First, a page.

The boundaries between oceanographic domains often function as dispersal barriers for many temperate marine species with a dispersive pelagic larval phase. Yelloweye rockfish (Sebastes ruberrimus, YR) are widely distributed across the northeastern Pacific Ocean, inhabiting coastal rocky reefs from the Aleutian Islands in Alaska through southern California. This species exhibits an extended pelagic larval duration and has the capacity for long distance larval transport. We assayed 2,862 YR individuals from 13 general areas in the northeast Pacific Ocean for allelic variation at nine microsatellite loci. Bayesian model-based clustering analyses grouped individuals from the Strait of Georgia (SG) into a distinct genetic cluster, while individuals from outer coastal water locations (OCLs) were partitioned equally across two genetic clusters, including the cluster associated with the SG fish. Pairwise FST values were consistently an order of magnitude higher for comparisons between the SG and OCLs than they were for all OCL-OCL comparisons (∼0.016 vs. ∼0.001). This same pattern was observed across two time points when individuals were binned into an "old" and "young" group according to birth year (old: ∼0.020 vs. 0.0003; young: ∼0.020 vs. ∼0.004). Additionally, mean allelic richness was markedly lower within the SG compared to the OCLs (8.00 vs. 10.54-11.77). These results indicate that the Strait of Georgia "deep-basin" estuary oceanographic domain acts as a dispersal barrier from the outer coastal waters via the Juan de Fuca Strait. Alternatively, selection against maladapted dispersers across this oceanographic transition may underlie the observed genetic differentiation between the Georgia basin and the outer coastal waters, and further work is needed to confirm the SG-OCL divide acts as a barrier to larval dispersal.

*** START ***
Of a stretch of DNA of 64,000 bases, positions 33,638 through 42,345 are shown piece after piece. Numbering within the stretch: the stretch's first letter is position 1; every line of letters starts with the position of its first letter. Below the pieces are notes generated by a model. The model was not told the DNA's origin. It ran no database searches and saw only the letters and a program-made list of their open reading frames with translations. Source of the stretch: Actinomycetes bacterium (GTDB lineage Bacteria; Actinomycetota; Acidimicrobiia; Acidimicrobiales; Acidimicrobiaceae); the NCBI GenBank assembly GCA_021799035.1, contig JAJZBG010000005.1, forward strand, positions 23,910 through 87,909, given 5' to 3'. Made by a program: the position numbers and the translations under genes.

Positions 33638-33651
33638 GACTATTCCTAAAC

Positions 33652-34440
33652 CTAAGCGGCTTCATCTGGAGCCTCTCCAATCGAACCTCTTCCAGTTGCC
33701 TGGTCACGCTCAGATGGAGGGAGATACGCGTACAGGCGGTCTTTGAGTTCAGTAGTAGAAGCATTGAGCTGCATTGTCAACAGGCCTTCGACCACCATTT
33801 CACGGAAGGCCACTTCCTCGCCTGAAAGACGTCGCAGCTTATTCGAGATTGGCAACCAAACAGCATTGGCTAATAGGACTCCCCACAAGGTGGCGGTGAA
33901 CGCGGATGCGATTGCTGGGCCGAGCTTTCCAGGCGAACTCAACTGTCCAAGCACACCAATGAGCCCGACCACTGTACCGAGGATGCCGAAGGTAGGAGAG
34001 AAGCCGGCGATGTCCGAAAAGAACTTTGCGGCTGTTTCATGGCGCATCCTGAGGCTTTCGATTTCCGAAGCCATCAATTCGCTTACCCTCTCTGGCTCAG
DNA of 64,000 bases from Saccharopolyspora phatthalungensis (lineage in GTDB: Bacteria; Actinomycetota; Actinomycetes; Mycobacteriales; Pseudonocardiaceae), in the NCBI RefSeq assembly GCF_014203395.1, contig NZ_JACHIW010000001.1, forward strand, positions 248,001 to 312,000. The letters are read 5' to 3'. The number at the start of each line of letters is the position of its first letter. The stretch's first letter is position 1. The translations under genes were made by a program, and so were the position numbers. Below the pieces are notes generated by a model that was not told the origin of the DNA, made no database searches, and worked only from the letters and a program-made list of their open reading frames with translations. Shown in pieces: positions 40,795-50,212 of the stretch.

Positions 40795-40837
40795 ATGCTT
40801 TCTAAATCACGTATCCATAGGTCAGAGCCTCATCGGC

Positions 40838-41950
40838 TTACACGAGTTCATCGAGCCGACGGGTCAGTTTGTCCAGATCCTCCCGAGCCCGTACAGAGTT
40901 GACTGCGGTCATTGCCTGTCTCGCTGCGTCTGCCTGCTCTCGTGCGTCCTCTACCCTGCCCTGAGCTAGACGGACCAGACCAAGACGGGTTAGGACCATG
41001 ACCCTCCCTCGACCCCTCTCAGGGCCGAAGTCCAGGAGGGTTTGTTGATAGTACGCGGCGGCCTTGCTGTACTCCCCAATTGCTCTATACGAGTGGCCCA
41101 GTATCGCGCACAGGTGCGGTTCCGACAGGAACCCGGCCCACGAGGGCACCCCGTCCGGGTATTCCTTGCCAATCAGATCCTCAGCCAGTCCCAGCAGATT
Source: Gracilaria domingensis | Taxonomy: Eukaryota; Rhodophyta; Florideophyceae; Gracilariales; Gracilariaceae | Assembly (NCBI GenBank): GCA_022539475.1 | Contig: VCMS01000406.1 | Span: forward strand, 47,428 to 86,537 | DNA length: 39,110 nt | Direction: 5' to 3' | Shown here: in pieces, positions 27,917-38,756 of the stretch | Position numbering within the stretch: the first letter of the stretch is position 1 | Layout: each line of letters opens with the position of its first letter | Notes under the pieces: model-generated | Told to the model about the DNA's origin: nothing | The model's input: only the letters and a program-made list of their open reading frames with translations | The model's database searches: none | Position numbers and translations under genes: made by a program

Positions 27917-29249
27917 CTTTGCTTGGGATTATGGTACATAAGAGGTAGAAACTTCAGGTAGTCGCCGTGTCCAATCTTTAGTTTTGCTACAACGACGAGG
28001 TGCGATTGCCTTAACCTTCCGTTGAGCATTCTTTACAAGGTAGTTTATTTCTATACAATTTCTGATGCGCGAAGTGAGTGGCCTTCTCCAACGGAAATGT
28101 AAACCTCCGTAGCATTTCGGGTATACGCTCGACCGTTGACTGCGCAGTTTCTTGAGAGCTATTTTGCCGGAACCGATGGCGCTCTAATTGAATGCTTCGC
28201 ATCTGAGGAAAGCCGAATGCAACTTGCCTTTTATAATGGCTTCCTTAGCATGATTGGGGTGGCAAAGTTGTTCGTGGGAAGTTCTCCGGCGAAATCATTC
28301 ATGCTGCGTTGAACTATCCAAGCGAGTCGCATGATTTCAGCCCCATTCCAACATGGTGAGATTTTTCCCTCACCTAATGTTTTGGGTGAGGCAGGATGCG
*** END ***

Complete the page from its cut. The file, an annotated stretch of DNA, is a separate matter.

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http://journals.plos.org/plosone/article?id=10.1371/journal.pone.0071083PLOS
http://www.ncbi.nlm.nih.gov/pmc/articles/PMC3749191PMC
April 2014

Consequences of high temperatures and premature mortality on the transcriptome and blood physiology of wild adult sockeye salmon (Oncorhynchus nerka).

Ecol Evol 2012 Jul;2(7):1747-64